The father plays the role of the oppositional force, or antagonist. Not quite the villain, but he’s the voice in Moana’s head who keeps her back. He’s not a bad guy. He wants to protect her and his people. But his energies are misdirected. So, I wouldn’t call him the dark mentor, but he does offer the initial resistance that the hero needs.
I enjoyed Moana much more than I expected. After a string of successes that include The Little Mermaid and Aladdin, directors Clements & Musker have created a new kind of hero that boys and girls both can admire and aspire to. I give Moana 4 out of 5 Reels.
Moana has everything going for her. She’s smart, brave, adventurous, virtuous, and beautiful. She starts out uncertain in herself and grows to find the voyager within her. I do have a problem with Moana – she’s too perfect. A little darkness in a hero is a good thing. It’s a force to overcome and control. I give Moana 4 out of 5 Heroes.
Finally, the mentoring in this film was just wonderful. Her first mentor is her grandmother who helps Moana discover who she can be and sets her on her journey. Then Moana trades up to Maui who is in need of some assistance himself. Maui shows Moana how to be voyager she was born to be and ultimately to be the leader her people need. I give these mentors 5 out of 5 Mentor points.
Moana is one of the best movies of 2016. The film explores grand, sweeping themes of human yearning, and is equally grand and sweeping in its visual effects. We learn from watching this film that playing it safe in life is not an option as it only leads to death and decay. This is an especially important message for young girls in the audience who historically have not had as many worthy role models in the movies as boys have had. This movie will become a classic “must see” film for generations to come and thus earns the full 5 Reels out of 5.
Our hero Moana is an inspiring character and terrific hero in every sense of the word. I don’t see her as being too perfect, Greg. She is naive about the world and thus needs mentoring from her grandmother. She lacks seafaring skills and thus needs help from Maui. Her arduous journey compels her to acquire courage and resilience, and she not only transforms personally, she also transforms her people. Moana’s great heroism merits the full 5 Heroes out of 5.
The mentorship of the hero is exemplary, as we’ve both pointed out. Everything in this film is pretty much textbook, including these helpers and guides who shepherd our hero through life, assisting her in her mission to discover her identity and save her island. These mentors easily earn the full 5 Mentor points out of 5.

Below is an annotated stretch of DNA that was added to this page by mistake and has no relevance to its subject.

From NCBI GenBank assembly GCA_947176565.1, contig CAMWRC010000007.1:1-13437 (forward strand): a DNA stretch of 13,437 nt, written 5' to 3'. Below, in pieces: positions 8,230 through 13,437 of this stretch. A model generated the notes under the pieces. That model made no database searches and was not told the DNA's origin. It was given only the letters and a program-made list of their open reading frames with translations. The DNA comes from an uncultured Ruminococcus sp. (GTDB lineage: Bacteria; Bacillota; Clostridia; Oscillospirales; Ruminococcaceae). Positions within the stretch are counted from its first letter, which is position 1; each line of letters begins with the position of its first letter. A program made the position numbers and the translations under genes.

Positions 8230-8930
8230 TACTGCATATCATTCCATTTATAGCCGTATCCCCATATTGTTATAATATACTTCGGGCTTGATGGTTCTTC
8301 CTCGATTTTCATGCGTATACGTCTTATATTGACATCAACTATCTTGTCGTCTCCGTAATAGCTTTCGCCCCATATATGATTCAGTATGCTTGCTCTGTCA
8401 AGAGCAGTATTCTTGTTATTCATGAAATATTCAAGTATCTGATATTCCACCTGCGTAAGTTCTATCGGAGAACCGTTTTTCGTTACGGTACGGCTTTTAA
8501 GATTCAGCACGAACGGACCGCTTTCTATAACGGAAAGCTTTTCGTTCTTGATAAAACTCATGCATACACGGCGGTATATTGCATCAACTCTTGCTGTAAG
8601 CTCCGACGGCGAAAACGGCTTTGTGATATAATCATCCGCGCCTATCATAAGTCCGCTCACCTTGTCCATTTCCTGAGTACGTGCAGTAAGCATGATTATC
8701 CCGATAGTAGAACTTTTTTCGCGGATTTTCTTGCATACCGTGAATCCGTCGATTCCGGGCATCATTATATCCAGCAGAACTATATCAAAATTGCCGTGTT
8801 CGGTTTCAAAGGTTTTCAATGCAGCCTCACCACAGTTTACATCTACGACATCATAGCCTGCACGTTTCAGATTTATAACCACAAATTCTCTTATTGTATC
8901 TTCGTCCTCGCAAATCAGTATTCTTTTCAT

Greg, will you join forces with me in reviewing this next movie?
Only if my fears about Allied can be allayed. Let’s recap.
The movie opens with Canadian spy Max Vatan (Brad Pitt) parachuting into French Morocco during World War II. His mission is to team up with French allied spy Marianne Beausejour (Marion Cotillard) in a plot to assassinate a German ambassador. Vatan and Beausejour pretend to be married, and during the pretense they find themselves falling in love.
After the mission, Max invites Marianne to move to London to be his wife. After some weeks of vetting, she’s cleared and they proceed to have a child. About a year later, Max is called into his commander’s office. They suspect Marianne is a German spy and want Max to lay out some fake secret info. If the info leaks out, they know Marianne is a spy – and Max must kill her.
Greg, Allied represents a noble attempt to weave a love story into wartime drama, and I would say that director Robert Zemeckis has partially succeeded. There are some stylish elements to the movie, as when Vatan and Beausejour make love inside a car caught in a sandstorm. There are also some memorable performances, most notably by Marion Cotillard who oscillates skillfully between smoldering vixen and ruthless killer.
Allied tries to be a great movie but only attains the status of ‘good’ movie for several reasons. First, there is the understated performance of Brad Pitt. Frankly, his onscreen charisma is missing here and pales in comparison to that of co-star Cotillard. Second, we have the problem of predictability. We know that the assassination of the ambassador must succeed early in the film, otherwise there would be no film. And we also know that Beausejour must be a spy or there could be no dramatic ending.
The film is basically split in half by the meeting of the spies and the execution of their mission, and the “blue dye” indictment of Marianne. I thought the first half of the film dragged. There was too much time spent in the “getting to know you” segment of the film and the ultimate execution of the ambassador. I kept waiting for something to happen and I had to wait a full hour of the film before it did.
The second half of the film was actually entertaining. We witness Max trying everything he can to clear his wife’s name. Finally we had a goal and some conflict, rather than dinner parties and brunches.
I see this as a “buddy” story with Max and Marianne taking equal parts in the telling. Both are interesting heroes. They are professional killers and good at their jobs. They are also deeply devoted to their causes. And, in the end, deeply devoted to each other.